In January 2023, the Wireless Power Consortium (WPC) introduced the world to Qi2 — a major update to the Qi wireless charging standard. Coincidentally, a full decade has passed since wireless charging first began appearing on smartphones. With the new Qi2 standard, the WPC hopes to solve the technology’s biggest problems — from power efficiency to convenience — in one fell swoop.
Qi2 owes a lot of its existence to Apple. The company worked closely with the WPC to integrate the iPhone’s MagSafe technology into the new standard. This so-called “magnetic power profile” also opens the door to an entire future ecosystem of snap-on accessories. Of course, there’s a whole lot more to Qi2 than just that, so in this article, let’s go over all of the upgrades coming with Qi2 and when it might come to a smartphone near you.
What is Qi2? How is it an upgrade over regular wireless charging?
As mentioned above, Qi2’s magnetic power profile forms the bulk of the upgrade over the existing Qi standard. However, the ring of magnets isn’t just present to make charging more convenient. Rather, it also ensures that your smartphone aligns perfectly with the charger. To understand why that’s important, it’s worth talking about how wireless charging works in the first place.
In a nutshell, wireless charging relies on the law of electromagnetic induction. Inside every single wireless charger, you’ll find a coil of copper wire. When you plug in the charger, the electric current passing through this coil generates a magnetic field. Phones that support wireless charging also include a coil under their back plastic or glass shells. And when you place the device on a charging pad, the magnetic field from earlier induces an electric current in the phone’s coil.
Qi2 uses magnets to fix some big wireless charging problems, including overheating.
While the idea behind wireless charging is simple enough, the efficiency of power transfer drops as soon as you increase the distance between the two coils. You may have noticed your phone stop charging pretty quickly once you lift it away from a wireless charger, for example. The same concept applies in the horizontal direction too — if the coils aren’t aligned, charging speeds will drop. The following graphic shows both cases:
As you may have guessed by now, Qi2’s magnets solve this problem by aligning the transmitter and receiver coils almost perfectly. And since the energy typically lost during wireless charging is converted to heat, your device won’t even warm up as much with proper. This makes Qi2 a lot less destructive to your smartphone’s long-term battery health.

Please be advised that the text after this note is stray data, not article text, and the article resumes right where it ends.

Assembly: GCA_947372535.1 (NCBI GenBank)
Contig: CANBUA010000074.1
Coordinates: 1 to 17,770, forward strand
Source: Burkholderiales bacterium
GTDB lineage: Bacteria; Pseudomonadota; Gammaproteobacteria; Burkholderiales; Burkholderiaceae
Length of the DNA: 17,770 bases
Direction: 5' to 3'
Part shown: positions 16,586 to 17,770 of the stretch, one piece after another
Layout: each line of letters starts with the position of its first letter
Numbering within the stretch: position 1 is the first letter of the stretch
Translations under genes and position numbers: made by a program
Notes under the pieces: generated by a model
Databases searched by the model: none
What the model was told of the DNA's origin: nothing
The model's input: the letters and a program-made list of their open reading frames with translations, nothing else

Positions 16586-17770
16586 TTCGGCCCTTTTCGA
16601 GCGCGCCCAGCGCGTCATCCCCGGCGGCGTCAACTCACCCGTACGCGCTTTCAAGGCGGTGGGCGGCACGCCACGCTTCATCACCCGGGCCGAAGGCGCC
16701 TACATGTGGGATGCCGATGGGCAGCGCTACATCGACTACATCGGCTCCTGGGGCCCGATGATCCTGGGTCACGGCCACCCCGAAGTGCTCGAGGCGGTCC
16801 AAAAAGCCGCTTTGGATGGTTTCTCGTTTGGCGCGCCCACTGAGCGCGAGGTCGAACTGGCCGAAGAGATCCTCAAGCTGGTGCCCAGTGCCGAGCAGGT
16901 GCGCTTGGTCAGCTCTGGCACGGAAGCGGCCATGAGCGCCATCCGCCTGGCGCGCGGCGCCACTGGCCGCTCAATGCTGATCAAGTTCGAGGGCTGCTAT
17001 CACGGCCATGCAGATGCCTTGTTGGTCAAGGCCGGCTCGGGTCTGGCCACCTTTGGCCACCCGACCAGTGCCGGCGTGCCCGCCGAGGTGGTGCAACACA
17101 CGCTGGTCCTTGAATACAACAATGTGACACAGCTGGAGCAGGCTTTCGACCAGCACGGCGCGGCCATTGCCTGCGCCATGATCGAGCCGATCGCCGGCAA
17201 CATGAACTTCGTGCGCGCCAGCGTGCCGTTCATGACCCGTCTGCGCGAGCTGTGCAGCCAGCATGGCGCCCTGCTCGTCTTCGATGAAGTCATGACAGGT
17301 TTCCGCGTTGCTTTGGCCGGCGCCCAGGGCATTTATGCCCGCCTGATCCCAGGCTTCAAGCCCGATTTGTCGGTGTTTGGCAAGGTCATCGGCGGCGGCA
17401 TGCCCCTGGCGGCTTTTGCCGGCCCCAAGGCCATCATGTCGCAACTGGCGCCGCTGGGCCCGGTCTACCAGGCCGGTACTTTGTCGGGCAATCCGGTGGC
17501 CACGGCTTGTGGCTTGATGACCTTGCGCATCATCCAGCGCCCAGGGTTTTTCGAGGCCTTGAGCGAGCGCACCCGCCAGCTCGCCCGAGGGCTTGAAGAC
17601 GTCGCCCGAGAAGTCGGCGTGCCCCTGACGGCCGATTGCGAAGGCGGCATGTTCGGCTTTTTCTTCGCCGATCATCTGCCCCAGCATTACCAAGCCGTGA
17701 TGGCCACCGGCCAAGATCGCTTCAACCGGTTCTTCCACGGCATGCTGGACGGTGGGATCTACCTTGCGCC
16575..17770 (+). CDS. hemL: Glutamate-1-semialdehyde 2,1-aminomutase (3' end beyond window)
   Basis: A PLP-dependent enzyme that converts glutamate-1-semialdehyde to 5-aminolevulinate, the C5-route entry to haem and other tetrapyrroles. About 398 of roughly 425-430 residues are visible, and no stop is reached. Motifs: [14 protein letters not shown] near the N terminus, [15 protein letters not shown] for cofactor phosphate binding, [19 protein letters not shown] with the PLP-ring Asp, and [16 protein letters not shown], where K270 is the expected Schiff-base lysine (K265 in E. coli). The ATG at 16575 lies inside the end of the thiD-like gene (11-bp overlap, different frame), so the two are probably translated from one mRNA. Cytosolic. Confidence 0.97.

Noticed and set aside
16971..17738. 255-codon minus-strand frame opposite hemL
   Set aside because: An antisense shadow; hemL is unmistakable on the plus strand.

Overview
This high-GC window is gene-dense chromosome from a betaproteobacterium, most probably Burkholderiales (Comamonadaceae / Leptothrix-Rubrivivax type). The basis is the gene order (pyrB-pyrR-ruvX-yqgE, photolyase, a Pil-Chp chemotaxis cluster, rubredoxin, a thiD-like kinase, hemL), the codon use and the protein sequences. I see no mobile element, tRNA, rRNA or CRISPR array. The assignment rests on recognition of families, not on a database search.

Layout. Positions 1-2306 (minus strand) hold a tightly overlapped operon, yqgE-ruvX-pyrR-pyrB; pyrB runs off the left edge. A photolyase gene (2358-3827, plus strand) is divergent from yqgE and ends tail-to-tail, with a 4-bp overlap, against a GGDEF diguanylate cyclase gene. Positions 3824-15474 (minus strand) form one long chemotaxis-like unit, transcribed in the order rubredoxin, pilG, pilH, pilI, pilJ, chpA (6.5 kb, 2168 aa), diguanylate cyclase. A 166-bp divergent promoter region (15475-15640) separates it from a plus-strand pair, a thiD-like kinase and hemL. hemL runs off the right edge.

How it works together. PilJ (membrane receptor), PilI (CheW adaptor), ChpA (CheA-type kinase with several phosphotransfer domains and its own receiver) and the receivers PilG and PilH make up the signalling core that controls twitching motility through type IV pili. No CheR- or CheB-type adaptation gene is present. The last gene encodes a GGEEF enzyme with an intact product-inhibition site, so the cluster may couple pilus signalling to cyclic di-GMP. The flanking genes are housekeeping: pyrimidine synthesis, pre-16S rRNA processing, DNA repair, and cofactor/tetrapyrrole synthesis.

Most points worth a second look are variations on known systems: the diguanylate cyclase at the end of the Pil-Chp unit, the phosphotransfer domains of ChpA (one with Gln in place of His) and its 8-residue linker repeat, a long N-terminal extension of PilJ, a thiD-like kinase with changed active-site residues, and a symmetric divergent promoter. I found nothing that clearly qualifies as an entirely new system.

Finally, Qi2’s magnetic ring will likely also result in a flood of new quick-attach accessories on the market. We’ve already seen this happen, after all, as you can buy many non-charging MagSafe accessories like tripods, wallets, and even cooling fans for the iPhone.
Qi vs Qi2: What’s the difference?
We’ve already discussed how the magnetic power profile improves charging efficiency, but there’s a lot more to Qi2 than just that.
The WPC says that Qi2’s tight coupling will allow for faster wireless charging. The standard will initially launch with the same 15W limit, but higher power profiles will follow as the standard matures.
Qi2 will allow for faster wireless charging, but you’ll have to wait a while longer for that.
In an interview with Android Authority, the WPC’s Marketing Director said that an updated Qi2.1 revision will bring fast wireless charging sometime in mid-2024. The body is also looking to add support for smartwatches and tablets around that time. Initially, however, Qi2 will only target phones and wireless earbuds.
Qi2 is also a much stricter standard. Manufacturers will have to undergo a certification process and only verified products will bear the standard’s logo. This will ensure that counterfeit or unsafe products don’t make their way onto free-for-all storefronts like Amazon. And in a recent statement to The Verge, the WPC said it will also mandate the size and strength of magnets to ensure a strong connection. Overall, the body says it’s committed to enforcing these standards as it doesn’t want to dilute the Qi branding.
The WPC plans to strictly regulate Qi2 devices through a rigorous certification process.
Finally, the Qi2 standard will require authentication, which isn’t the same as the certification process from above. Put simply, devices can simply refuse to draw power from non-compliant chargers that don’t follow Qi2’s handshake procedures. You’ll still be able to find third-party wireless chargers from brands like Belkin and Anker, but perhaps not $15 uncertified alternatives on sites like AliExpress.
Which phones and wireless chargers support Qi2?
The WPC hasn’t finalized the Qi2 standard yet, but it aims to have a concrete specification sometime in 2023. It also expects devices with Qi2 to become available on the market in time for the 2023 holiday season.
We know that the WPC has nearly 400 members, including most smartphone brands, so we should see the new standard become widely available in 2024. Unfortunately, that means virtually all 2023 smartphones will continue to use first-gen Qi wireless charging.